Georgia Court of Appeals Finds Potential Liability on Disabled Vehicle – by Rusty Grant

rgrantThe Georgia Court of Appeals has reversed an award of summary judgment in favor of a motorist whose tractor ran out of gas. Eric Skrine was operating a tractor for MST Transportation on Moreland Avenue in Atlanta when he ran out of gas. At the time, he was in the far right of three travel lanes in his direction. Skrine activated his hazard lights and put out three reflective warning triangles as required by the Federal Motor Carrier Safety Administration Regulations.

Before Skrine could refuel and move the tractor, Melanie Granger and her ten-month-old son were traveling in the left lane of Moreland Avenue in the same direction Skrine had been traveling. Granger moved to the center lane and was thereafter struck from behind. That impact pushed Granger into the right lane, where she collided with the disabled tractor. Granger sued Skrine and MST for injuries suffered during the collision. The trial court granted summary judgment in favor of the defendants, finding that Skrine’s actions were not the proximate cause of the plaintiffs’ injuries.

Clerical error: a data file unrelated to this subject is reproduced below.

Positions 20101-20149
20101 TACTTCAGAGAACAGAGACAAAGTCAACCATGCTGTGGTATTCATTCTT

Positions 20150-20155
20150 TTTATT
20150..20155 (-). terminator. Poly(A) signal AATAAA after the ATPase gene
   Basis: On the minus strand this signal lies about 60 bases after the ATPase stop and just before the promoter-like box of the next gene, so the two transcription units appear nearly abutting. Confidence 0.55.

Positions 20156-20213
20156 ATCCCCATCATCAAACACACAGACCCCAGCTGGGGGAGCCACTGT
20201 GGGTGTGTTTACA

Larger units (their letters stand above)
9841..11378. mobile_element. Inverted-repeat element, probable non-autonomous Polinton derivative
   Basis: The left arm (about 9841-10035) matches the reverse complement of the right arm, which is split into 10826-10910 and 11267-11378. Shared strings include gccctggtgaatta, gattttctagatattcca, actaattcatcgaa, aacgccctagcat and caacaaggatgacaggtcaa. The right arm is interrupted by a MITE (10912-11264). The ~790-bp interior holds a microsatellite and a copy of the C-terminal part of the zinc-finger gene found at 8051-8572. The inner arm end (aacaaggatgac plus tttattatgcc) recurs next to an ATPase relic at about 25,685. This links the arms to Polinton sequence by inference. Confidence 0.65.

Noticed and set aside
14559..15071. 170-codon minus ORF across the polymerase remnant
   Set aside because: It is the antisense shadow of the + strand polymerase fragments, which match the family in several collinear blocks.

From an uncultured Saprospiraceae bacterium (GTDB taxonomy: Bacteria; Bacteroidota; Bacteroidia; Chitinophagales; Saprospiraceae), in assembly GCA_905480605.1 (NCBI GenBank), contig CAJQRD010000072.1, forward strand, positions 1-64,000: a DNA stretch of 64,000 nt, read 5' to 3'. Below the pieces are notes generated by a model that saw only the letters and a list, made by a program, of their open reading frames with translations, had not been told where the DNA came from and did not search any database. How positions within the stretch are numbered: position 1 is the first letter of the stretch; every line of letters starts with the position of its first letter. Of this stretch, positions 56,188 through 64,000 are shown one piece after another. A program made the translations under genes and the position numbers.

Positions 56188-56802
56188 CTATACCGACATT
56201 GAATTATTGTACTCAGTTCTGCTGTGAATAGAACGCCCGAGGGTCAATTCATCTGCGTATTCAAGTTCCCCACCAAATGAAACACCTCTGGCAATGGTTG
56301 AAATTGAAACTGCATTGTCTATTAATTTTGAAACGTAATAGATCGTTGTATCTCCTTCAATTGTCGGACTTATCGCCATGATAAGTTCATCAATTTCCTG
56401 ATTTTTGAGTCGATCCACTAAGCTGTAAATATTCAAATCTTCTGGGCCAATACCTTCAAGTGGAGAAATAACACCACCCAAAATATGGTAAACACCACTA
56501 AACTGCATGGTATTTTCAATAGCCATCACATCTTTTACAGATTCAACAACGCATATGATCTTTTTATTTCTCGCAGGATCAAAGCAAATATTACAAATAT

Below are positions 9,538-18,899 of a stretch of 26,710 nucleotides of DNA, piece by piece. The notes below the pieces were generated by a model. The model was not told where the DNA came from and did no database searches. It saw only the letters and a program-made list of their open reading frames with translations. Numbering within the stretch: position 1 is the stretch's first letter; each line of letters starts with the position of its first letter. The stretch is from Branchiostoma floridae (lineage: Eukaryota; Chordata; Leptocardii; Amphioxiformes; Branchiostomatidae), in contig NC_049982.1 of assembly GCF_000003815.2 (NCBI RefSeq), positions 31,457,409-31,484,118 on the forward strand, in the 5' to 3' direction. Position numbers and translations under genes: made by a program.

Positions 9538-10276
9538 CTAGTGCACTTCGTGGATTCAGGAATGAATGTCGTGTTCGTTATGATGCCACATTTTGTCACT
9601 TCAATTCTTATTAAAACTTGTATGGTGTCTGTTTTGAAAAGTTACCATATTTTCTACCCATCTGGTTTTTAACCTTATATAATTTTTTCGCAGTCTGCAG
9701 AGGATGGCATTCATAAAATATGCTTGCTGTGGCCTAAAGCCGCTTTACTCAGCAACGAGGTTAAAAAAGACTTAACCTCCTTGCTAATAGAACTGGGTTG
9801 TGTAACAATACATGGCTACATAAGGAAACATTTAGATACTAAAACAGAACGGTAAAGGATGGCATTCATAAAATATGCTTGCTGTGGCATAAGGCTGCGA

The Court of Appeals reversed. In doing so, it held that a jury could find it foreseeable that a motorist could strike the disabled vehicle through no fault of her own:

“…we conclude that it was not unforeseeable as a matter of law that another motorist on the road, for reasons beyond his or her control (including the negligent or unlawful actions of another driver), might be placed in a position in which it was all but impossible to avoid striking Skine’s stationary tractor.”

2014 WL 5151528 (Ga. App.), p. 3

The Court of Appeals did not make findings of fact, but rather left for the jury to decide both whether Skrine was negligent and whether such negligence caused the injuries alleged. Nevertheless, the decision puts drivers of disabled vehicles in a difficult position, given that the evidence showed Skrine’s compliance with the applicable safety regulations. The Court of Appeals held that it was for a jury to decide if Skrine was negligent in allowing his vehicle to run out of gas, even if he complied with the regulations after the vehicle came to a stop.